The Biggest Video Game Franchises From Canada

David Galvan

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Gaming is an international affair. Players in North America generally enjoy the same titles as their European and Asian cousins, though there are a few local exceptions to this rule. It’s the same right across the board, with giant AAA blockbusters like Call of Duty and small independently-developed casual games like Wordle enjoying global fame. The same is true of casino games, with classics like blackjack and roulette found on just about every gaming floor on the planet. This has been helped by the rise of online casinos like Paddy Power that have been using casino bonuses and similar promotions to help introduce new players to these popular games.  

But while all these games might be enjoyed on every continent and in every country, their development is not spread out so far. There are a few major centers in the world for video game development, with the United States, United Kingdom, Japan, and Germany all holding large shares of the market. 

Another big player in the world of video game creation is Canada. The North American nation is actually the third-largest when measured by the number of development and publishing companies, behind only the US and UK. 

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Inside Canada, Montreal holds the lion’s share of the market, with 40 companies being registered in the city, ranking it as the fifth biggest game-creating municipality on the planet. This is closely followed by Vancouver and Toronto which have 28 and 24 respectively. Ottawa and Quebec City are not left out though, they too have several video game companies within their borders.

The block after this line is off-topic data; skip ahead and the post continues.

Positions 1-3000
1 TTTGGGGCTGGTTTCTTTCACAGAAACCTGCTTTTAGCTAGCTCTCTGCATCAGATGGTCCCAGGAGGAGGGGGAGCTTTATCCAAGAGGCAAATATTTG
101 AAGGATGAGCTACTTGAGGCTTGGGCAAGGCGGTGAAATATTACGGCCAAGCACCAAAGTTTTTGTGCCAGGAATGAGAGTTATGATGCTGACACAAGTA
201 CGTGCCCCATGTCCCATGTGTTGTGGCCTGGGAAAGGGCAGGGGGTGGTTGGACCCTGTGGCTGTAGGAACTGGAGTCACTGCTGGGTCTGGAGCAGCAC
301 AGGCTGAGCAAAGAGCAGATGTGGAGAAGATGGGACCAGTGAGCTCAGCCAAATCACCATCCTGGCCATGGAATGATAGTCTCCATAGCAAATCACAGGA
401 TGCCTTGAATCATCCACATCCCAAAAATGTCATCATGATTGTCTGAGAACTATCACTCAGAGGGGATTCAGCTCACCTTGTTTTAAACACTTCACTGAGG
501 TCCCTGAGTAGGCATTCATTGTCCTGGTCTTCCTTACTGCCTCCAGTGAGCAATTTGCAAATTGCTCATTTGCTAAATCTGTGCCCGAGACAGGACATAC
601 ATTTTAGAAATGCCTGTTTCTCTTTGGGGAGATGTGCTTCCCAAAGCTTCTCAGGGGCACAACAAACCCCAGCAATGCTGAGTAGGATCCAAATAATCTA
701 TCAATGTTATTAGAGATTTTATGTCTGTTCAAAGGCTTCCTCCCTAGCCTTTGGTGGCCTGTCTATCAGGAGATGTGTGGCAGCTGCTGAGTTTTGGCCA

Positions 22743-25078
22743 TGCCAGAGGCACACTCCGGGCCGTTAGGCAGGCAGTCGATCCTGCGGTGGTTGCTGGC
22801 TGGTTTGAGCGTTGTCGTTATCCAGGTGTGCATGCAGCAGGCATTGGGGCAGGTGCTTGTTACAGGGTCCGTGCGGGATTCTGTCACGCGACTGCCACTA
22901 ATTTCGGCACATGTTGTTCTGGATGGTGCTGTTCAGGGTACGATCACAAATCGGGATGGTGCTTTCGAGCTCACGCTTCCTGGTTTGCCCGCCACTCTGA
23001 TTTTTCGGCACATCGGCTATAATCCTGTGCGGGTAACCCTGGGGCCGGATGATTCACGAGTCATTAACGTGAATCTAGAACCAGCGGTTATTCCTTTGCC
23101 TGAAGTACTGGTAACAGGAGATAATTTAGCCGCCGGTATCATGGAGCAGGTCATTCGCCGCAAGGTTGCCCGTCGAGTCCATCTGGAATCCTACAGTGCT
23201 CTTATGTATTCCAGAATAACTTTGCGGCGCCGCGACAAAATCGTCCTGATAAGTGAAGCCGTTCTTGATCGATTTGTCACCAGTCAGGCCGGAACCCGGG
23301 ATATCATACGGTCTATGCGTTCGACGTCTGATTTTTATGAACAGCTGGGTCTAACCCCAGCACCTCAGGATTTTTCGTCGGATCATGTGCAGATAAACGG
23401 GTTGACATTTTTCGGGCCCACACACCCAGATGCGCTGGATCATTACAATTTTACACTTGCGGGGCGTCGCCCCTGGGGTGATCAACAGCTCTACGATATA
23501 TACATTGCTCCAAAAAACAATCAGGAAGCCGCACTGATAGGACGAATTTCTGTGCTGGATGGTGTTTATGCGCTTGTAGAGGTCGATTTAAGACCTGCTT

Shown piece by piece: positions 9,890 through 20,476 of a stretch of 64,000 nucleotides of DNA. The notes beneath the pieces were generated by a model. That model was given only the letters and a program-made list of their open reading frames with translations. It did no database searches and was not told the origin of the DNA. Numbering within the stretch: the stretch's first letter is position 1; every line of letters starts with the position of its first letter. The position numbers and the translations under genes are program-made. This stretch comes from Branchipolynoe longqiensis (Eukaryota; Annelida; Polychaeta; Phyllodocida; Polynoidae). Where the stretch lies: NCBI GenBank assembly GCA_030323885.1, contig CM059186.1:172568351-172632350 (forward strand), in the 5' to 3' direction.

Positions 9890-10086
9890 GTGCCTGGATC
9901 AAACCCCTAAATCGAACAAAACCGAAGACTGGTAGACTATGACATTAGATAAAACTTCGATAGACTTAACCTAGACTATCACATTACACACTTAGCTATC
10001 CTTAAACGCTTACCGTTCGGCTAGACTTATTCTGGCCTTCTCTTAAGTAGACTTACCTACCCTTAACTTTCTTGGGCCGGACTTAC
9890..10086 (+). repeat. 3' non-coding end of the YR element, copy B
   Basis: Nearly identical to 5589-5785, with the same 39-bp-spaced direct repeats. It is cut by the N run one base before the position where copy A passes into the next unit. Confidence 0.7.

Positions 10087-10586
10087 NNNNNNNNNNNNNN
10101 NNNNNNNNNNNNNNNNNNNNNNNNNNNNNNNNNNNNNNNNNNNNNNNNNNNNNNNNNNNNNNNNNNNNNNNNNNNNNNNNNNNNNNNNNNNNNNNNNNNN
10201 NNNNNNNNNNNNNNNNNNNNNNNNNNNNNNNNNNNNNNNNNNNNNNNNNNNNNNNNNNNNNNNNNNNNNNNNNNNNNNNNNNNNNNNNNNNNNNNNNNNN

So with so many companies operating from within Canada, it should come as no surprise that the country is the birthplace of many great titles. Don’t believe us? Here’s the proof. 

Need for Speed

In more recent years, racing titles have begun to blur the lines between reality and video games. As a result, iRacing, Forza, and Gran Turismo have all built large followings.

But early pioneering titles like Need for Speed laid all the groundwork for the success of these other franchises. The first-ever game to bear this name was The Need for Speed, which was released in 1994 for 3DO and 1995 for PC and was followed up by a string of other titles, including Need for Speed III: Hot Pursuit and Need for Speed: Most Wanted. 

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The Need for Speed: Underground game, released in 2003, was arguably the most successful game in the series after riding the wave of success created by the Fast and Furious movies. 

For most of this long-running video game series’ history, Need for Speed has been developed by EA Canada and some of the company’s other Canadian subsidiaries. Work has been shifted to the UK, Singapore, and Sweden in more recent years, coinciding with a decline for the brand. 


FIFA is one of the biggest video game franchises on the planet. EA has been churning out annual releases of its popular soccer title every year since 1993, though it recently announced it was ending its agreement with the sport’s governing body to go it alone. 

For a game about a sport invented and enjoyed the most in Europe, you might have expected that one of EA’s British studios would have been a better fit to develop it. However, that isn’t the case, instead, EA Vancouver has been involved all the way through its history. 

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Its most recent FIFA game, FIFA 22 was a joint effort between EA Vancouver and EA Romania, but the Canadian team remains the lead. 

Assassin’s Creed

Assassin’s Creed is another massive video game franchise. It was first released in November 2007 and has seen several new titles go on sale since. 

It is different to many other action-adventure games because of its historical setting during the Third Crusade, resulting in era-specific scenery and weapons. 

The series is published by Ubisoft, a French company, but much of the development for the games has taken place in Canada. The first game was the responsibility of Ubisoft Montreal, though Ubisoft Quebec and Ubisoft Toronto have also been heavily involved in more recent releases. 

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